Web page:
Mary Lambert’s Open Secrets
The “Same Love” star on reconciling her faith, her sexuality and her humanity
Before July 18, 2012, few people outside of Seattle’s hip-hop and spoken word scene knew who Mary Lambert was. That changed when Macklemore and Ryan Lewis collaborated with the singer for their “Same Love” single. A year-and-a-half later, Macklemore, Lewis, and Lambert were on stage at the Grammy Awards, along with Trombone Shorty and Madonna, singing the marriage equality anthem as Queen Latifah presided over the weddings of 33 couples. It was a tremendous moment, by every possible standard.
Flash forward another year, and Lambert has her own album out on the heels of two previous singles—“She Keeps Me Warm” and “Body Love.” Filled with confessions and communiqués in the guise of pop songs, Heart on My Sleeve finds the singer wearing her heart and, indeed, everything else on her sleeve.
Cuepoint: Let’s get right into it with some God talk, shall we?
Mary Lambert: Okay, done. I’m in!
What is it going to take to get the hardcore Christians to just Golden Rule it when it comes to us queers?
[Laughs] I’m not totally sure. For me, I try to think from my old perspective—I grew up in the Pentecostal church and then was Evangelical in my high school years—so I really do believe the intention is good. The intention is of love. It’s “I just want to save you from going to hell. I just love you so much that I don’t want you to go to hell.” Albeit skewed and extremely dysfunctional and harmful.
So, I guess my belief is that you can debate about it all day and you can talk theology, but, really, the only way you can ever reach somebody is through their heart by making yourself human and including their humanness, as well. That’s kind of my goal within my music — that vulnerability and being like, “Oh, by the way… I’m gay.”
[Laughs] Right. It’s an aside. Well, do you think the root of the disconnection is the belief that queerness is a chosen lifestyle rather than a genetic predisposition? Or do you think they are really latched on to a certain interpretation of the Bible that may or may not be what it’s meant to be?
I think it’s different for everybody. I guess it’s easier to demonize somebody that you don’t know or care about. So I think a lot of the rhetoric has to be reinforced by not thinking critically or not looking around and realizing their family member’s gay. But, really, I think it’s the indoctrination of “This is the word of God. And this is the Bible. And there is no other. So, yes, it says in Corinthians, you can’t eat shellfish and men can’t have long hair. And, yes, I see that as a flaw, but it does say man shall not lie with another man because it’s an abomination, then I agree with that because that is the word of God. And there’s no denying the word of God.”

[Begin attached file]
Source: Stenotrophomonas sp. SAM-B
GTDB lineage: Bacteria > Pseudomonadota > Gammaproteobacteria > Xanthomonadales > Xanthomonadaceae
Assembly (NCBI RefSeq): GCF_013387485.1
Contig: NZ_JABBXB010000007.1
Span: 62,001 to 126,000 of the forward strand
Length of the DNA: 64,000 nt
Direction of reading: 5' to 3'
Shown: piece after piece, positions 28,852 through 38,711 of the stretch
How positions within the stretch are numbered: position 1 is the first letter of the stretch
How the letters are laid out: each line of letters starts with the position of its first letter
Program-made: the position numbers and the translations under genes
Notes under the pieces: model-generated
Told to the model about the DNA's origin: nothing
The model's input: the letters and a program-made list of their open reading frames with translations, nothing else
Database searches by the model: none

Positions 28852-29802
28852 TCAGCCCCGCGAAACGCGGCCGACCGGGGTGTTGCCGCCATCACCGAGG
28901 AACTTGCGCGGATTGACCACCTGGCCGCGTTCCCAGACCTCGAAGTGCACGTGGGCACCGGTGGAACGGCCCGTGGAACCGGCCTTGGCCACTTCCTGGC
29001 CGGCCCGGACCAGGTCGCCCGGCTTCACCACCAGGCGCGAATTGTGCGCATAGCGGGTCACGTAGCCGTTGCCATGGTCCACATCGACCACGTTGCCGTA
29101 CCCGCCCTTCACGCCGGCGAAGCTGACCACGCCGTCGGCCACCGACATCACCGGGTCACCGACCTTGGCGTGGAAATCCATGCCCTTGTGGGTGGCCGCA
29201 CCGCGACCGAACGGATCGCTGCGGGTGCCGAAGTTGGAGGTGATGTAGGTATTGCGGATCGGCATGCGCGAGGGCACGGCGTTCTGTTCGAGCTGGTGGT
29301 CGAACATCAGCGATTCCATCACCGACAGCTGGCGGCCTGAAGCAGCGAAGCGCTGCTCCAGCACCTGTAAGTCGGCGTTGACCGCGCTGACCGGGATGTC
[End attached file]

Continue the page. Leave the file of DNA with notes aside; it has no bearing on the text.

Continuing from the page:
You finally reconciled your faith and your gaiety. From that spot, have you been able to carry on within the Christian community, going to church, and what not? Or did you have to take your faith more underground and private?
Yeah, my faith is definitely a lot more private. But I think there’s something I really do enjoy about the Christian community. At least in the churches I’ve been to and the churches my family goes to, they are loving. The churches I’ve found, I really enjoy the spirit of community. It’s centered around family—a lot of religions are that way, centered around family and community. And it’s a good way to be connected to your world. I think that’s why a lot of people love religion because they have that sense of connection to their community. It’s another place you can feel connected to.
But I definitely don’t feel the way I used to! [Laughs] I don’t attend a church regularly, but my family is still very active in the church and I go when mom sings in the choir. And I still consider myself a Christian.
So you’re not a complete heathen, is what you’re saying… [Laughs]
Alright, let’s move on to some music stuff. Early on, you started with spoken word. Did you make a conscious decision to expose yourself in your art or did the muse demand it of you? Because muses can be little bitches sometimes. They can make you do things…
[Laughs] I think I was born someone very outspoken. I wanted to go, actually, into politics, when I was in high school… “I’m gonna change the world through legislature!” I thought I’d speak up for gay rights and everything, because my intuition and my deep instinct has been to impact the world. I always loved songwriting and music, and I was songwriting since I was five, but I saw it more as a hobby. I couldn’t really connect it to this goal of wanting to deeply impact the world. I couldn’t see how those two could come together because I remember sitting down and thinking, “I’m going to write a gay rights song!” This is when I was like 19, and I felt so gross about it. It was so contrived and it just sounded bad and inauthentic. In the same way, I got asked to write a worship song for my church and I felt identical. I thought, “This is disgusting! I don’t believe any of this.” I felt so weird about it.
So, my plan was to go into politics. Then I sort of shifted and thought, “Maybe I can’t change the world through legislature. I could change the world as a teacher. I could change the world for the next generation through music.” So I got my bachelor’s degree in composition and I was applying to graduate school, actually, when I got the call to do “Same Love.”
Yeah. So my path has deeply shifted from what I thought it was going to be. I guess it never occurred to me that I could have a focus on social justice or the affect on people I wanted through pop music… until that song. It shook me and woke me up and I couldn’t believe that I was singing with a female pronoun about love. And nobody cared. Everybody was singing along. It showed me that humanity is much more ready for heavier topics in pop or mainstream music than we think it is. And that made me really excited.